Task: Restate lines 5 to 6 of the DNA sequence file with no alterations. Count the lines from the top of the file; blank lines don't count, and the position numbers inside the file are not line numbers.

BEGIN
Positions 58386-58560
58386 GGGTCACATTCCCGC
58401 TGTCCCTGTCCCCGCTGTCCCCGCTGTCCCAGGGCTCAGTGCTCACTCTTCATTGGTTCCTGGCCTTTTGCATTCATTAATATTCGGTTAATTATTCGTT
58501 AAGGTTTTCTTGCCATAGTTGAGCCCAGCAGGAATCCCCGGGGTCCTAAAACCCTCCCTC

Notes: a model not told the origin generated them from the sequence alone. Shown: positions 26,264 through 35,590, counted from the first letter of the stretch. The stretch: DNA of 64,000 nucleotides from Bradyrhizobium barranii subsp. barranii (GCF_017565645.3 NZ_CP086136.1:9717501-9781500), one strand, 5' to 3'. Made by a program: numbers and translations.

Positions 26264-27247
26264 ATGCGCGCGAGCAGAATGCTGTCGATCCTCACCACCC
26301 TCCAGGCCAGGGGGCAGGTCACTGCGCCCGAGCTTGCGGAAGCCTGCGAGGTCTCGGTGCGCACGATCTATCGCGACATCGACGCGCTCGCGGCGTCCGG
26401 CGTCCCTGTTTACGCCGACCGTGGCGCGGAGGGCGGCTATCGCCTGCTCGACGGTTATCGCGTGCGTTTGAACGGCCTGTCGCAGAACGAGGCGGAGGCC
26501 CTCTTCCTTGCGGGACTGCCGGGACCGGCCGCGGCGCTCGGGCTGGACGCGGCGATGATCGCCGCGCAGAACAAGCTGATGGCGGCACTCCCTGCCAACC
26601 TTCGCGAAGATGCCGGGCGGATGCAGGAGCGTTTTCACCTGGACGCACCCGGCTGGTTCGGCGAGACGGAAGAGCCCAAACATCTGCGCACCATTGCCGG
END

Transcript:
Notes: a model not told the origin generated them from the sequence alone. Shown: positions 26,264 through 35,590, counted from the first letter of the stretch. The stretch: DNA of 64,000 nucleotides from Bradyrhizobium barranii subsp. barranii (GCF_017565645.3 NZ_CP086136.1:9717501-9781500), one strand, 5' to 3'. Made by a program: numbers and translations.

Positions 26264-27247